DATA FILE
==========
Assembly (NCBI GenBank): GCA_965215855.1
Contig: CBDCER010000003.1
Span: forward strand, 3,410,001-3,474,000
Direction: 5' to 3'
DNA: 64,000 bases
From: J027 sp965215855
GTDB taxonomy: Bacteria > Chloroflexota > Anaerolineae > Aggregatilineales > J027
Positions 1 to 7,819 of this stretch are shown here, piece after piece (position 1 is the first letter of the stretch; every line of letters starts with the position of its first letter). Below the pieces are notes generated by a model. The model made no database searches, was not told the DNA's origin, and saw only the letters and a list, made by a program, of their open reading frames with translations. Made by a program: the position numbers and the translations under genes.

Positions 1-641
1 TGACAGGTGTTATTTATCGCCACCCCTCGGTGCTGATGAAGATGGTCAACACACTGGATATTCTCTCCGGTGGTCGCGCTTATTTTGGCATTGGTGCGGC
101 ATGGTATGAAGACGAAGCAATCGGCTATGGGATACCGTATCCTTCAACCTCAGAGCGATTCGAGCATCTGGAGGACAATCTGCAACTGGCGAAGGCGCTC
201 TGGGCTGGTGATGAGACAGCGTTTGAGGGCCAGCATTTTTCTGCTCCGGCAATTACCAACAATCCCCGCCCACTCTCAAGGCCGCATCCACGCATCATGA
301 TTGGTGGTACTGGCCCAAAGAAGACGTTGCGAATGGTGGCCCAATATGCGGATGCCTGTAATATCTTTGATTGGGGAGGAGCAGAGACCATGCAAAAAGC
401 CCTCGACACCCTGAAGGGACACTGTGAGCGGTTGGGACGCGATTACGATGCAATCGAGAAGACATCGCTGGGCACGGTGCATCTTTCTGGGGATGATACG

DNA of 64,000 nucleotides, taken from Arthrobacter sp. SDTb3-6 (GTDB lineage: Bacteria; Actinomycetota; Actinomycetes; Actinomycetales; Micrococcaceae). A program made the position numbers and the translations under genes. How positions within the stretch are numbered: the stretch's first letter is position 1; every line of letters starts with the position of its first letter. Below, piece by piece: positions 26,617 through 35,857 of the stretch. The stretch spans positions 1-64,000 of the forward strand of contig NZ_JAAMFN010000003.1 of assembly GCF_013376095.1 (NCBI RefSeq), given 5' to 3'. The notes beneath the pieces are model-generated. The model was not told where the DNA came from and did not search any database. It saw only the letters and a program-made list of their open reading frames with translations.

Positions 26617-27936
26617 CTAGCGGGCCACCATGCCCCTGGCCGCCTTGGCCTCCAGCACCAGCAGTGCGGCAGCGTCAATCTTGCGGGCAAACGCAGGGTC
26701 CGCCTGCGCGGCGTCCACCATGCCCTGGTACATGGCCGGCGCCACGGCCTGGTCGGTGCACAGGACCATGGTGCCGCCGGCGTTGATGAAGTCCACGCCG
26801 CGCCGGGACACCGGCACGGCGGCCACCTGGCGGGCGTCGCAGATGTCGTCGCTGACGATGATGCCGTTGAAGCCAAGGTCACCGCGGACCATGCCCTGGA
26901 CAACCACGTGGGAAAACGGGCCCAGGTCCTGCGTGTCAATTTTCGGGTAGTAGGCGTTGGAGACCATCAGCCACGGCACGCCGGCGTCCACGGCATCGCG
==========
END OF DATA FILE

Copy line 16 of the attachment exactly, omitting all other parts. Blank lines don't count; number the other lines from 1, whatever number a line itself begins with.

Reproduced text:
Positions 26617-27936